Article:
Teachings from John C. Bogle

John C. “Jack” Bogle was an investor and philanthropist who founded the Vanguard Group and pioneered index investing. Vanguard has become one of the largest investment management companies in the world with about $7 trillion of assets under management.

Bogle built Vanguard as essentially a non-profit organization because it is owned by the investors in its funds.

Credited with creating the first index fund, he effectively gave the average investor a low-cost way to take advantage of market returns. This is why he was lauded by Warren Buffett. “Jack did more for American investors as a whole than any individual Iโ€™ve known,” Buffett said in a CNBC interview. “If a statue is ever erected to honor the person who has done the most for American investors, the hands down choice should be Jack Bogle.”

So here are 8 quotes from Bogle to ponder. These lessons give us some perspective into the mind of one of the most influential investors in the 21st century.


Best quotes from Jack Bogle

Don’t look for the needle in the haystack. Just buy the haystack!

Short and to the point. Of course Jack refers to the idea that buying a broad based index fund will give the average investor much higher returns than trying to choose only the winning stocks.


Investing is not nearly as difficult as it looks. Successful investing involves doing a few things right and avoid serious mistakes.

This is a great message. Success is what happens when you practice good judgement consistently and avoid the major pitfalls, such as being too concentrated in one stock.


Time is your friend; impulse is your enemy.

Personal finance is more about behavior than anything else.


If you have trouble imagining a 20% loss in the stock market, you shouldn’t be in stocks.

We’ve seen a 20% pullback in US stocks this year. Corrections are to be expected because volatility is the price investors pay for long term returns in the stock market.


Fund investors are confident that they can easily select superior fund managers. They are wrong.

Most funds underperform their respective benchmarks over time. And the ones that do consistently outperform, such as the Medallion fund, are often not accessible to you.


Rely on the ordinary virtues that intelligent, balanced human beings have relied on for centuries: common sense, thrift, realistic expectations, patience, and perseverance.

I never thought having realistic expectations was a virtue. But he’s right. ๐Ÿ™‚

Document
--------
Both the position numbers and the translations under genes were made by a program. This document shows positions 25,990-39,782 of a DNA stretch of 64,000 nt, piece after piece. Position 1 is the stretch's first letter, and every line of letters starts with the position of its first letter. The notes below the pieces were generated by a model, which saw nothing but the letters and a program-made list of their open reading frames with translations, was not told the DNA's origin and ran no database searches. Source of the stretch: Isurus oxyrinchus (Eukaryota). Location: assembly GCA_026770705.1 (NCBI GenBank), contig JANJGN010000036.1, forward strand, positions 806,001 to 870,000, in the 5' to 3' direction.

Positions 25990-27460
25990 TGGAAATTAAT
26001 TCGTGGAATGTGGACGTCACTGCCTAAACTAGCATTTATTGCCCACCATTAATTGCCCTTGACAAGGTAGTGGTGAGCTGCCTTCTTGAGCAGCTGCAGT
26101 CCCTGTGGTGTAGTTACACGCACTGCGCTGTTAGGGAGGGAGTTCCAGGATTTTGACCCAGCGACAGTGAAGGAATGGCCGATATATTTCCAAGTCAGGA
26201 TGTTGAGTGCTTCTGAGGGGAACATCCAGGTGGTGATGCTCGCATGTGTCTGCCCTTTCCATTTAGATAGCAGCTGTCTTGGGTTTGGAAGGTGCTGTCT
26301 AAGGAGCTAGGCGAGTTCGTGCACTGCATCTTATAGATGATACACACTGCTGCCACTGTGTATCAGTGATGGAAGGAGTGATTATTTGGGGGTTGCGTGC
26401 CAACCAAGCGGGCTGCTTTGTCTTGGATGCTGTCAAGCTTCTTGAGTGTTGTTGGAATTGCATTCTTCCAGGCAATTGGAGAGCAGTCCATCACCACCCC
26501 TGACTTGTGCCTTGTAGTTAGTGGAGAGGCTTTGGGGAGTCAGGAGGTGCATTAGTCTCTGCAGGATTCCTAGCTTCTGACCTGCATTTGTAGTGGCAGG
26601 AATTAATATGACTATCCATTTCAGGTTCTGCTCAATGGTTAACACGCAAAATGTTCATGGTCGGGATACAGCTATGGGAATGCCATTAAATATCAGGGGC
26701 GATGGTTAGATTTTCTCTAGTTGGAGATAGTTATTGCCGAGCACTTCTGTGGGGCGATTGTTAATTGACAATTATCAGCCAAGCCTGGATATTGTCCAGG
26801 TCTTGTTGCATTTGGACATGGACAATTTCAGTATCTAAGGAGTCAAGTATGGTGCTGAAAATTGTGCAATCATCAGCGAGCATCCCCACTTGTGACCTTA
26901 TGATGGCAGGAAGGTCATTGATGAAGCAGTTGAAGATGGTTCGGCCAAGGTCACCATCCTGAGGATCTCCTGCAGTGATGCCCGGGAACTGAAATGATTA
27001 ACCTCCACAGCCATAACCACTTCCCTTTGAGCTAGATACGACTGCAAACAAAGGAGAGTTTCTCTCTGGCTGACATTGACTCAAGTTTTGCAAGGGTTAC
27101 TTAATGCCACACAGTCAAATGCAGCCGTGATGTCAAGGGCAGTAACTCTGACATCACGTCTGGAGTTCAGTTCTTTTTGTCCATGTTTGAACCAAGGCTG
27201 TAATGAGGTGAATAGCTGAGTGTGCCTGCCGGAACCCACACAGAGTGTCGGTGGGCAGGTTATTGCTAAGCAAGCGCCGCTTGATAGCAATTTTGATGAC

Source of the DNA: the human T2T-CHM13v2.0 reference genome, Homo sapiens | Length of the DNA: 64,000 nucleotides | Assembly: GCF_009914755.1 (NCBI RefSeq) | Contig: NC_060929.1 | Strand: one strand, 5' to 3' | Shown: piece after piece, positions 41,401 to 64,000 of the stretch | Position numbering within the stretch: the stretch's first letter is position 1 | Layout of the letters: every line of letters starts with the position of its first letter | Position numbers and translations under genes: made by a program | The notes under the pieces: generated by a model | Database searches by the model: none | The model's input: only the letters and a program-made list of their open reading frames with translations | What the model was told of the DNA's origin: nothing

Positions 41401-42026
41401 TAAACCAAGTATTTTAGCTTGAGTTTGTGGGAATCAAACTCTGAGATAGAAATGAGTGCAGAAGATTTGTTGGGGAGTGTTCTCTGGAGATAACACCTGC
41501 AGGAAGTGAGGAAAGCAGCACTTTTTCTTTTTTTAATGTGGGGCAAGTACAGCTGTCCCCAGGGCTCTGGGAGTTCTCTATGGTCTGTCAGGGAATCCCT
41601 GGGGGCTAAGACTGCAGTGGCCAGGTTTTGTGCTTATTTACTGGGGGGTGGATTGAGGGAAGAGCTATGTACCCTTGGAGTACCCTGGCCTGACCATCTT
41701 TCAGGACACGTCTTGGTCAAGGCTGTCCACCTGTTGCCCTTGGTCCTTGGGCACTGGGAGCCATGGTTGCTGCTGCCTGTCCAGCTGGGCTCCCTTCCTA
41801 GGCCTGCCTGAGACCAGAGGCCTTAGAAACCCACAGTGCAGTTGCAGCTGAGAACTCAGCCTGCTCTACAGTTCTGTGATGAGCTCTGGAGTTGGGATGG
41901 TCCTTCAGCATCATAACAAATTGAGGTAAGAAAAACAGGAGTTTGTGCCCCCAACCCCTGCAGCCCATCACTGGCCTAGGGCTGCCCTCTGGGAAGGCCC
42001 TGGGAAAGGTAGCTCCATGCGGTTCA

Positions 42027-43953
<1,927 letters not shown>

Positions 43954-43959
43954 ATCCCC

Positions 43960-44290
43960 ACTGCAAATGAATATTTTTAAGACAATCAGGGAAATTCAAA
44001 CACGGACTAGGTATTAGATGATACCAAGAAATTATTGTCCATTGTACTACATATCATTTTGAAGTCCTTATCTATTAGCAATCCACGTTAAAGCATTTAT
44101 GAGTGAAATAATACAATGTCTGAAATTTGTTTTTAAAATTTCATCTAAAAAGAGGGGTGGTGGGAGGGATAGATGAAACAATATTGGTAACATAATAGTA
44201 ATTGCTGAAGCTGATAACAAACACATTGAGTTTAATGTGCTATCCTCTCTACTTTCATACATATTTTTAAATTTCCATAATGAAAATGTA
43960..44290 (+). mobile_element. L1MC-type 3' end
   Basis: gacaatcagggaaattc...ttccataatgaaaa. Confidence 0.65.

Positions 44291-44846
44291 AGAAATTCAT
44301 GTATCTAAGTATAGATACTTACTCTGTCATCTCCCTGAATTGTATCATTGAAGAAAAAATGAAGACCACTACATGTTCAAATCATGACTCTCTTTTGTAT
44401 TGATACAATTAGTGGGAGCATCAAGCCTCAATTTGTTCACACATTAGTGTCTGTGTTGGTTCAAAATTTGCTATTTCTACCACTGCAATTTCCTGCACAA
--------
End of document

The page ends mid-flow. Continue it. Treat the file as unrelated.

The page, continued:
What may work for the few cannot work for the many.

“I did this really impressive thing, so therefore you can too,” is one of the biggest lies on the internet.


When there are multiple solutions to a problem, choose the simplest one.

I feel like this is great life advice in general. Simplicity is the ultimate sophistication. ๐Ÿ™‚ #minimalism.


Random Useless Fact:
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09/05/2022 4:59 pm

Haha. Thatโ€™s why I just buy VEQT in all my accounts. Takes no time at all.

09/06/2022 2:17 pm

the struggles of an investor at the bottom of the barrel is not because we are constantly being fed crumbs, it’s the fact we do not realize how small we are compared to the grand scheme of things… everyone praises great investors like Buffett but we often overlook the fact that he has access to more information than we’d every comprehend therefore we need to stop acting like we’re smarter than we really are lol I completely agreed and “bought in” to Bogle’s rationale; if my Index ETF that mirrors the market is falling then what makes me think I’d have constructed a portfolio superior than those who are CFA certified? I mean even those guys can’t beat the market majority of the time. I think we need to realize in the end, money is actually INFINITE but our time on this Earth is finite, technically if after we die, our portfolio is still growing anyways so I think we need to put majority of our money into passive investing then have some play money on the side for our other ventures. The key is we work hard for our money, but once it’s in our pockets we fail to… Read more ยป


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09/11/2022 9:01 pm

Time is your friend; impulse is your enemy.

Needs to be plastered on the wall of every FOMO investor.